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CID Working Paper No. 199

Toward a general theory of boundary work: Insights from the CGIAR’s natural resource management programs

William C. Clark, Thomas P. Tomich, Meine van Noordwijk, Nancy M. Dickson, Delia Catacutan, David Guston, Elizabeth McNie

July 2010

Abstract

Previous research on the determinants of effectiveness in knowledge systems seeking to support sustainable development has highlighted the importance of “boundary work” through which research communities organize their relations with other fields of science, other sources of knowledge, and the worlds of action and policymaking. A growing body of scholarship postulates specific attributes of boundary work that promote used and useful research. These propositions, however, are largely based on the experience of a few industrialized countries. We report here on an effort to evaluate their relevance for efforts to harness science in support of sustainability in the developing world. We carried out a multi-country comparative analysis of natural resource management programs conducted under the auspices of the Consultative Group on International Agricultural Research (CGIAR). We discovered 6 distinctive kinds of boundary work contributing to successes of the CGIAR programs—a greater variety than has been documented in previous studies. We propose that these different kinds of boundary work can be understood as a dual response to the different usesfor which the results of specific research programs are intended, and the different sourcesof knowledge drawn on by those programs. We show that these distinctive kinds of boundary work require distinctive strategies to organize them effectively. Especially important are arrangements regarding participationof stakeholders, governance, and the use of boundary objects. We conclude that improving the ability of research programs to produce useful knowledge for sustainable development will require both greater and differentiatedsupport for multiple forms of boundary work.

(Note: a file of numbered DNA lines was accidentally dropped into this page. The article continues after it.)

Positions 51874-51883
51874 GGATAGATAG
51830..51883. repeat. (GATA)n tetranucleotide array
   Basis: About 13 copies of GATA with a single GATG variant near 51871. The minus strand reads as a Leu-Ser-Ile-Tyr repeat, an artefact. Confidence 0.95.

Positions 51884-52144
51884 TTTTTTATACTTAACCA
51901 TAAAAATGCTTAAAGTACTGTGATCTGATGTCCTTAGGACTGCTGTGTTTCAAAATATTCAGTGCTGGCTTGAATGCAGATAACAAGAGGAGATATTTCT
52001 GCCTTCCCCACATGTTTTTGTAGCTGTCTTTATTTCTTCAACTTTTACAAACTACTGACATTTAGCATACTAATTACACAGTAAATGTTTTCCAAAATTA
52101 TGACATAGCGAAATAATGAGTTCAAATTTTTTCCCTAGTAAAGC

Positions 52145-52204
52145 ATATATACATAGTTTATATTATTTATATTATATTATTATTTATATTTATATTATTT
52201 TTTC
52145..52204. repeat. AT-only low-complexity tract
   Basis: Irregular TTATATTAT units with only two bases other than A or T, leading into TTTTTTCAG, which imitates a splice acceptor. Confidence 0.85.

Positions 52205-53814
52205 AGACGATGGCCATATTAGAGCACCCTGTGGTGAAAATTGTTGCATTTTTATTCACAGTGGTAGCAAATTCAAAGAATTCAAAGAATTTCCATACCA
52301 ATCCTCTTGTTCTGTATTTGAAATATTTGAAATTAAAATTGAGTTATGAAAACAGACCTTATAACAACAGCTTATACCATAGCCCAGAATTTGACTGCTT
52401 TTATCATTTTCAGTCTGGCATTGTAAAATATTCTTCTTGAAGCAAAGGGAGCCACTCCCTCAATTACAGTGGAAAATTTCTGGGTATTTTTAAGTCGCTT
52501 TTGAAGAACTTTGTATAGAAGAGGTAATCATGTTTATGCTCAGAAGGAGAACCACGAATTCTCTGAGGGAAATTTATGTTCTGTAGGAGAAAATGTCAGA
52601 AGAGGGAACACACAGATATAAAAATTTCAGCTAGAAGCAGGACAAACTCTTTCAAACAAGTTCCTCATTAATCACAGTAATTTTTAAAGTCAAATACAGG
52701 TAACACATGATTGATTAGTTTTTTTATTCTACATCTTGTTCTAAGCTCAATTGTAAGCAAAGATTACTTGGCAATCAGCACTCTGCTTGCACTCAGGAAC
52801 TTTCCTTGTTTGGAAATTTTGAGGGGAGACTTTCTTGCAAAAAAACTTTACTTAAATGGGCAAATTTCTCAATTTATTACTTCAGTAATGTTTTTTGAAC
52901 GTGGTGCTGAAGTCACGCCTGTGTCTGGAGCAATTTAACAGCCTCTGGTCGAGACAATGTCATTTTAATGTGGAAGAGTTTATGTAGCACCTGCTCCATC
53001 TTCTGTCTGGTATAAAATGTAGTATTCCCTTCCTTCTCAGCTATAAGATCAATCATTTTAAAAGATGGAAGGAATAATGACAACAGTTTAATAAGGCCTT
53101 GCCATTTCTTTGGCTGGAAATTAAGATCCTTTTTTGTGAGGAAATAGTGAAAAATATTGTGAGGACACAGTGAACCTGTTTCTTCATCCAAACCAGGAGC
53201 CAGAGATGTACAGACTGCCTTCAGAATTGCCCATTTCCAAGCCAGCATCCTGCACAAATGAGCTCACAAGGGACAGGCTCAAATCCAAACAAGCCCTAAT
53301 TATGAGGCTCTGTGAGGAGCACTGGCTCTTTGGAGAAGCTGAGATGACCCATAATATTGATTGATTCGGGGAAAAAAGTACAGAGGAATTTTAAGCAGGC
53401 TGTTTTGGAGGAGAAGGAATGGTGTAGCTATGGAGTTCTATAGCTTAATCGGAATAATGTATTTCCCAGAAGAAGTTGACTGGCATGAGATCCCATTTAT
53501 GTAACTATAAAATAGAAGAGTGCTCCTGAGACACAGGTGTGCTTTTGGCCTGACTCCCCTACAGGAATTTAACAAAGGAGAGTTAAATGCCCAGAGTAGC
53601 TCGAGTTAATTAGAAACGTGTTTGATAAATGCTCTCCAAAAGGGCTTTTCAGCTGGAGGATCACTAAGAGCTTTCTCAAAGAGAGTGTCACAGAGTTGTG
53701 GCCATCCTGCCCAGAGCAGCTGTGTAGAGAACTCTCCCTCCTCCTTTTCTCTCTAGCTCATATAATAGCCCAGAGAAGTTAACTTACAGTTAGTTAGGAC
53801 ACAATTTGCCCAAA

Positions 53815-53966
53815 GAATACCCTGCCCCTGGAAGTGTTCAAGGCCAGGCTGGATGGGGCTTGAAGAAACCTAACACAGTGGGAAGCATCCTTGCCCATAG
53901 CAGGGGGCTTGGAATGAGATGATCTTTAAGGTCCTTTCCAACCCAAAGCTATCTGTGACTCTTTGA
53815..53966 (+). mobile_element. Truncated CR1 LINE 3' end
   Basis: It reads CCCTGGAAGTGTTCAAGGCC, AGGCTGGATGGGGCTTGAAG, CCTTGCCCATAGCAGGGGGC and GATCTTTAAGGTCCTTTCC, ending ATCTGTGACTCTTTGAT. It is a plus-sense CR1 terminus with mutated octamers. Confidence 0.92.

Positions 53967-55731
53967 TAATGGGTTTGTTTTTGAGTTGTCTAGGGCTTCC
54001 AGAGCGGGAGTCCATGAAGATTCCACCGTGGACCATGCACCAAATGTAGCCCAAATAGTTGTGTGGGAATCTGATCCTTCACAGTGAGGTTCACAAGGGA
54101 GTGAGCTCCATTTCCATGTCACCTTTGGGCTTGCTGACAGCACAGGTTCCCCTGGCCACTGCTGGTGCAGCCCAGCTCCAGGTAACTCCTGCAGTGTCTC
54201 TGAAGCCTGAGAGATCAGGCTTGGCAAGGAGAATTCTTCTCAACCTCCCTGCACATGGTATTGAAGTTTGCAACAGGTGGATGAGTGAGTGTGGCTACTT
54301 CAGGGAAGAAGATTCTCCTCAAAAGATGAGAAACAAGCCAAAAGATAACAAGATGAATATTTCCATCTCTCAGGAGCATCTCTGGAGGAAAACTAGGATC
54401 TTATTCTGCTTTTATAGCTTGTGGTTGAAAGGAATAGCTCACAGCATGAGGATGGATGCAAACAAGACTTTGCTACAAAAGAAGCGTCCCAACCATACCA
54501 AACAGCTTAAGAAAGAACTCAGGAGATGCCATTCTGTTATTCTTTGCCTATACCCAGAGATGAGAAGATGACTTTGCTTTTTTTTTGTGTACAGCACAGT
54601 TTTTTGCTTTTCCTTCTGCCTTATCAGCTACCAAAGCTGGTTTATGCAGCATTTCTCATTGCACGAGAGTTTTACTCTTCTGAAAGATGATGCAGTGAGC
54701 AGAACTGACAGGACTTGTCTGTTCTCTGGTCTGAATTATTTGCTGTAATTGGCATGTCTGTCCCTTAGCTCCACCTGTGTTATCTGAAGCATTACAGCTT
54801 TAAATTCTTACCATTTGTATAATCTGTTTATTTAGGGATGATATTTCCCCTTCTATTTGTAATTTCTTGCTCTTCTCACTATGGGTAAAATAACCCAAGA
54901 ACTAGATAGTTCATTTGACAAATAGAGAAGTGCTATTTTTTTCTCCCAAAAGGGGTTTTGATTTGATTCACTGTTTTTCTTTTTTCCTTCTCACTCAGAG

Keywords: boundary work, boundary organizations, boundary objects, agroforestry systems, governance, participation, sustainability science, sustainable development, environmental policy
JEL codes: Q01, Q15, Q2, Q56

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